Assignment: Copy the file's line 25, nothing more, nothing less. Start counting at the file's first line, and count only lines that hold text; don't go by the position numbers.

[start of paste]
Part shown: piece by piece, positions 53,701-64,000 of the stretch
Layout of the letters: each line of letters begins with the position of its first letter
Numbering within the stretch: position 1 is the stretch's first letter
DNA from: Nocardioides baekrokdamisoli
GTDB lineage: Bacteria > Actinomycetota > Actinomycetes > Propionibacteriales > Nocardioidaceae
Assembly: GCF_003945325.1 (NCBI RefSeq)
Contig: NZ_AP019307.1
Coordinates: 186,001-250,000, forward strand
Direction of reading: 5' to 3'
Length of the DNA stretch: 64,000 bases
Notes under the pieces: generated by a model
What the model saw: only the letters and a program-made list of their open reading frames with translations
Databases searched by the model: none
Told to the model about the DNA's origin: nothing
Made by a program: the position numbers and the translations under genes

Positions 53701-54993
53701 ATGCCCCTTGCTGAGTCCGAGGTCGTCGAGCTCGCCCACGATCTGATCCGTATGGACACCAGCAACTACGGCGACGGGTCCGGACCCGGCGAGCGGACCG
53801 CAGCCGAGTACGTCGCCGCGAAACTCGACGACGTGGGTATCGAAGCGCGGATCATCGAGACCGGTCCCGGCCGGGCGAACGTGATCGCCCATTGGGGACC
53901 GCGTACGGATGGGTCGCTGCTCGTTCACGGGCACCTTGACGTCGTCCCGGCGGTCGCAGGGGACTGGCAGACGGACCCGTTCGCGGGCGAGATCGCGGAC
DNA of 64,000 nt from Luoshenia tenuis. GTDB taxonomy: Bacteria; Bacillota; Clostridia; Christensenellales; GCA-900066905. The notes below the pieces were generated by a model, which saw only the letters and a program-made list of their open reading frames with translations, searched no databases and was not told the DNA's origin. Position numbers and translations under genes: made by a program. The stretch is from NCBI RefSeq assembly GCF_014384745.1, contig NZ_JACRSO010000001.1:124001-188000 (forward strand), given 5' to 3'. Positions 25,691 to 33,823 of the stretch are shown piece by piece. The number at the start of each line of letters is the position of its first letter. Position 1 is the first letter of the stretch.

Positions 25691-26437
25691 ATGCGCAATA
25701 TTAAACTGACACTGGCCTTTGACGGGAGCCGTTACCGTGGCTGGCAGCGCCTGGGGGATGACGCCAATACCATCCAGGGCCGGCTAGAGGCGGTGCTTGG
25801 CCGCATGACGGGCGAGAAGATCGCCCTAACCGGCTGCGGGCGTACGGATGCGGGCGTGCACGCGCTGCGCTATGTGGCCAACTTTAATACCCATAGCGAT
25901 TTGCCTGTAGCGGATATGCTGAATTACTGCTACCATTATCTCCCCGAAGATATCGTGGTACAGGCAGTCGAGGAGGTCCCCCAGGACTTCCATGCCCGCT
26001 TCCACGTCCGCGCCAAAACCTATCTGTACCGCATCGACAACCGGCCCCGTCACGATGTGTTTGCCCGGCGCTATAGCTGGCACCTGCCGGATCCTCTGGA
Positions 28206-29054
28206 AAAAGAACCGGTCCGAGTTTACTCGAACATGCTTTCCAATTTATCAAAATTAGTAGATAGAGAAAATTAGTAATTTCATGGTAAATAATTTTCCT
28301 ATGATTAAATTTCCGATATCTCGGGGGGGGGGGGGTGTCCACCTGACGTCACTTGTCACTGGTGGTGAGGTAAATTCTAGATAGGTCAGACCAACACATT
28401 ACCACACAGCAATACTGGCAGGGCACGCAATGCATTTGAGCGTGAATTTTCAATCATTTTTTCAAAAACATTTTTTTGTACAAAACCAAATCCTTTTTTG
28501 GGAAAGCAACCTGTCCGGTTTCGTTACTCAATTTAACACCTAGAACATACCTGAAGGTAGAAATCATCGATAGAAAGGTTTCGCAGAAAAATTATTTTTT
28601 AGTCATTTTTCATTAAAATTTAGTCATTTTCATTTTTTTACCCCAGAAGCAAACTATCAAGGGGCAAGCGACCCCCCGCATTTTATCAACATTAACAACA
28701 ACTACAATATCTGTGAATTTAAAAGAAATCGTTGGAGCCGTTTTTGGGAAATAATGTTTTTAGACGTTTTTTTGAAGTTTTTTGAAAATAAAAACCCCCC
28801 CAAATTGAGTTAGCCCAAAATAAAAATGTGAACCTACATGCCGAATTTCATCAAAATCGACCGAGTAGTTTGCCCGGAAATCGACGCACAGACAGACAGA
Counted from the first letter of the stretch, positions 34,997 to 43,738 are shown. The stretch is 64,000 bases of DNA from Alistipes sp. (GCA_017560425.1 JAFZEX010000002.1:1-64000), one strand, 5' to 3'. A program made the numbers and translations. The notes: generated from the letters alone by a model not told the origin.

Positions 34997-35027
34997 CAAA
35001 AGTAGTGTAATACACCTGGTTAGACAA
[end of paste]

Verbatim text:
25901 TTGCCTGTAGCGGATATGCTGAATTACTGCTACCATTATCTCCCCGAAGATATCGTGGTACAGGCAGTCGAGGAGGTCCCCCAGGACTTCCATGCCCGCT